In a statement bemoaning the achievement gap, Jeffrey Villar, executive director of the Connecticut Council for Education Reform, said “these results aren’t good enough.”

“Connecticut can do so much better for its students. The SAT results highlight two major problems in our state: first, that we have made little improvement addressing our massive gaps in achievement — whether you’re comparing the performance of low-income students or students of color to their peers. Second, we have failed to make the systemic changes that are necessary to produce real, measurable improvement,” Villar said.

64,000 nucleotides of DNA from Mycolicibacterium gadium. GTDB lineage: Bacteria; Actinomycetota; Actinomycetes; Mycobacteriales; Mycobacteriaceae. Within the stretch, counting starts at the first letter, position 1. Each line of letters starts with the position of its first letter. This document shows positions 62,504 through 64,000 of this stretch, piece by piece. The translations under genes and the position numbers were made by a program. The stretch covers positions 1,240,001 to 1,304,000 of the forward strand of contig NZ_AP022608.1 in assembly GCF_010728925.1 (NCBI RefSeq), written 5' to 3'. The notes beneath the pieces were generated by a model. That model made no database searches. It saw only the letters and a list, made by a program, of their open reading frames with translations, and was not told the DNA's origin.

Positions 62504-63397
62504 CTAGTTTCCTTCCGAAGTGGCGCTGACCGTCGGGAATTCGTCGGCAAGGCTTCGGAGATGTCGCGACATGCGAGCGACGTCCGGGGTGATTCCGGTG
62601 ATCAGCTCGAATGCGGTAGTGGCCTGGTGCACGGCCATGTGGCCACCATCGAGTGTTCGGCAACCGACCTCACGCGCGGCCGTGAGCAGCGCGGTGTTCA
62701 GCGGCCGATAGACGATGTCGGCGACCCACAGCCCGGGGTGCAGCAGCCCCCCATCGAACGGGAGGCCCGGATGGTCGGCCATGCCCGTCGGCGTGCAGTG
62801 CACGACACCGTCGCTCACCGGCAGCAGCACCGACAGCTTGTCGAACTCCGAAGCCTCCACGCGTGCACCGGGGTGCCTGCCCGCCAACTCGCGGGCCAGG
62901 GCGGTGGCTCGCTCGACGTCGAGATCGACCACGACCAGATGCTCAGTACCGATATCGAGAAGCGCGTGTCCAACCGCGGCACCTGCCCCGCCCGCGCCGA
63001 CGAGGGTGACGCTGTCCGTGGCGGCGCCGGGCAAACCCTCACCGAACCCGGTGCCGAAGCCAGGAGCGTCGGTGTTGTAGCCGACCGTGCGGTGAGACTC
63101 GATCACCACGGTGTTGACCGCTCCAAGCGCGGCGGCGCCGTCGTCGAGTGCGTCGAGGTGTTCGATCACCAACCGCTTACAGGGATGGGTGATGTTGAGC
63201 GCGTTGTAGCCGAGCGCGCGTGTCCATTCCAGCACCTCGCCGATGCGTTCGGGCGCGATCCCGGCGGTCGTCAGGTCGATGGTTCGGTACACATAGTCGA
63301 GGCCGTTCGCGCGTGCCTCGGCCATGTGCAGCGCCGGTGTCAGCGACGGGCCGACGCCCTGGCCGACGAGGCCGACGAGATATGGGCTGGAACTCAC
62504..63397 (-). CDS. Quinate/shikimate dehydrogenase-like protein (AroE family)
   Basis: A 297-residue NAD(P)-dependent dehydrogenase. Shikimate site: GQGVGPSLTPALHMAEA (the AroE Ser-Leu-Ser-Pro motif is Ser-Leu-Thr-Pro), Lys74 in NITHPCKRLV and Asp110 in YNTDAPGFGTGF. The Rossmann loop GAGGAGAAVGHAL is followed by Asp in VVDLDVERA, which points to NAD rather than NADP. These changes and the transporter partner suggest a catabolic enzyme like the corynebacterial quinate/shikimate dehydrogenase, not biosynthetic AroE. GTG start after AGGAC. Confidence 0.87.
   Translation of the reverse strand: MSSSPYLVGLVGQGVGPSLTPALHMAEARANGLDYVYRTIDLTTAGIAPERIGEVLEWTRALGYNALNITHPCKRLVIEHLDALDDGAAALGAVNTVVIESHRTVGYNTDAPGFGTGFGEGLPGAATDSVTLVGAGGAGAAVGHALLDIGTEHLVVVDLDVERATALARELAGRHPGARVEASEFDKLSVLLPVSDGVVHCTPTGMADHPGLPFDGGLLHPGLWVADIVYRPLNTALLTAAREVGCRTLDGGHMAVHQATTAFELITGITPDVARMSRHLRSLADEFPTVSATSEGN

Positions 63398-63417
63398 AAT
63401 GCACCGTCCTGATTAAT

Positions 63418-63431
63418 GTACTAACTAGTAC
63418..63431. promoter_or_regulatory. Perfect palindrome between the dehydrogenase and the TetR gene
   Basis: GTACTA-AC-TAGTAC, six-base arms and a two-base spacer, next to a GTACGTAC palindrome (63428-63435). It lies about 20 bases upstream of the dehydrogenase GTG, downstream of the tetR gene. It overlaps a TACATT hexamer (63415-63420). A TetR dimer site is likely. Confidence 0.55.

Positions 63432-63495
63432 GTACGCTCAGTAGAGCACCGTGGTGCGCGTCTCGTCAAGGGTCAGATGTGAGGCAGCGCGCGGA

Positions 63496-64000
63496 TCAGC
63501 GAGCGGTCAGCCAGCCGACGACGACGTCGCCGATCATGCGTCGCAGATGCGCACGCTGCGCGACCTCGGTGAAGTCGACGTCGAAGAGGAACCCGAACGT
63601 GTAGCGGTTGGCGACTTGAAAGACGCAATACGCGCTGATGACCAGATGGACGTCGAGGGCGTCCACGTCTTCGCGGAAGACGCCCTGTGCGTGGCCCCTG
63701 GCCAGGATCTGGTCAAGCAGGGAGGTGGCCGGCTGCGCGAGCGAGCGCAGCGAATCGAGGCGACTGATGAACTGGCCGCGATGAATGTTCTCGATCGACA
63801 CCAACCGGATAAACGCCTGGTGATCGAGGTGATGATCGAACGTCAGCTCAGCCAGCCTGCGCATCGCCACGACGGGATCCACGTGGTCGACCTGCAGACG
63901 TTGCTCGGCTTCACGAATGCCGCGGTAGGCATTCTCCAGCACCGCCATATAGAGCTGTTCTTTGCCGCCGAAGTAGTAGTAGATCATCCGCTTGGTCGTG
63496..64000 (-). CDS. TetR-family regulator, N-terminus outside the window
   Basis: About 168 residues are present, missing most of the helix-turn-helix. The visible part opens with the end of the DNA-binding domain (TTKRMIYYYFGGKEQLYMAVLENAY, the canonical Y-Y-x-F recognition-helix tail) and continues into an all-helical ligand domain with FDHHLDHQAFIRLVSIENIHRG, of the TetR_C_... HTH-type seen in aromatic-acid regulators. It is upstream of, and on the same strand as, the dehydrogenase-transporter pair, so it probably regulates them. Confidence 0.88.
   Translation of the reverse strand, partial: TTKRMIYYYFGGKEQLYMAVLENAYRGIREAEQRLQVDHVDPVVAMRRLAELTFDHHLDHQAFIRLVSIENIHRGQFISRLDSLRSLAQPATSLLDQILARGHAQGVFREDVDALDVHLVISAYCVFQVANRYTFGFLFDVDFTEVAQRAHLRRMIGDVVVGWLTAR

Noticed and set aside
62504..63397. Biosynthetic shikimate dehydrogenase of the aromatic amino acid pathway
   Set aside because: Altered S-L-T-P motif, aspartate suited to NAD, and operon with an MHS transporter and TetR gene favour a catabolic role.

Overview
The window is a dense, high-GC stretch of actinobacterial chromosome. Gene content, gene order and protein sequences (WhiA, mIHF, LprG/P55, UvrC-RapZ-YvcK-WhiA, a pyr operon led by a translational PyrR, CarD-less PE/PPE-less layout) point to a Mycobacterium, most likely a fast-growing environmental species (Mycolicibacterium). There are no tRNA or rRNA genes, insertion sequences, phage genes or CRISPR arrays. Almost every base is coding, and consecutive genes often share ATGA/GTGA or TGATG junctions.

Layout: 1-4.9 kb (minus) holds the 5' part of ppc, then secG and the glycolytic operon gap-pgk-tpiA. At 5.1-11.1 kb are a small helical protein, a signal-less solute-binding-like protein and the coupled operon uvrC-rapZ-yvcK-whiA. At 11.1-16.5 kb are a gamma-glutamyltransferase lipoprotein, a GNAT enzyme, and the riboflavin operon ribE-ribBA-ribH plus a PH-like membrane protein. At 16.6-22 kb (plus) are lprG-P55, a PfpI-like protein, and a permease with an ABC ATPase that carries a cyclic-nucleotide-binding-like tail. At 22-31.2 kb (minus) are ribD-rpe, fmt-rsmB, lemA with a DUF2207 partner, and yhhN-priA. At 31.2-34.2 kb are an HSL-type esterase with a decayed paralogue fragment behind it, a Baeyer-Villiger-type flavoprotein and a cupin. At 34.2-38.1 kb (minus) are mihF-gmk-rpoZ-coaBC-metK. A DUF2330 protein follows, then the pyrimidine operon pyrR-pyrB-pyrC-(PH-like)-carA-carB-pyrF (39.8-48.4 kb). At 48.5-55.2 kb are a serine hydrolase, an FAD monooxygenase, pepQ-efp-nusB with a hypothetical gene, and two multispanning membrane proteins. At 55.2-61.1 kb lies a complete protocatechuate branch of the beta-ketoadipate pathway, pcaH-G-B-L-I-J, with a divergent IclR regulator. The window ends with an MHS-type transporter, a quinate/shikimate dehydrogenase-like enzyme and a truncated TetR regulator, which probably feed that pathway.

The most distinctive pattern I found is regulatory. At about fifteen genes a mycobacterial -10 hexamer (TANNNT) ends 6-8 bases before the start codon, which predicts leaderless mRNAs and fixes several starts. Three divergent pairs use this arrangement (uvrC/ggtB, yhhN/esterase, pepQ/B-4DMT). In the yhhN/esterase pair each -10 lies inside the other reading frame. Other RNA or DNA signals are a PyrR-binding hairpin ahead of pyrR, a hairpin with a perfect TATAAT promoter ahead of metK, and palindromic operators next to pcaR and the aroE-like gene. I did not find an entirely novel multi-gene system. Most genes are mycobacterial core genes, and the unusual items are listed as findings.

According to a release announcing the data, Commissioner Dianna Wentzel’s Commissioner’s Council on Mathematics, formed about a year ago in response to the state’s SBAC math results, is expected to release its final report and findings in fall.

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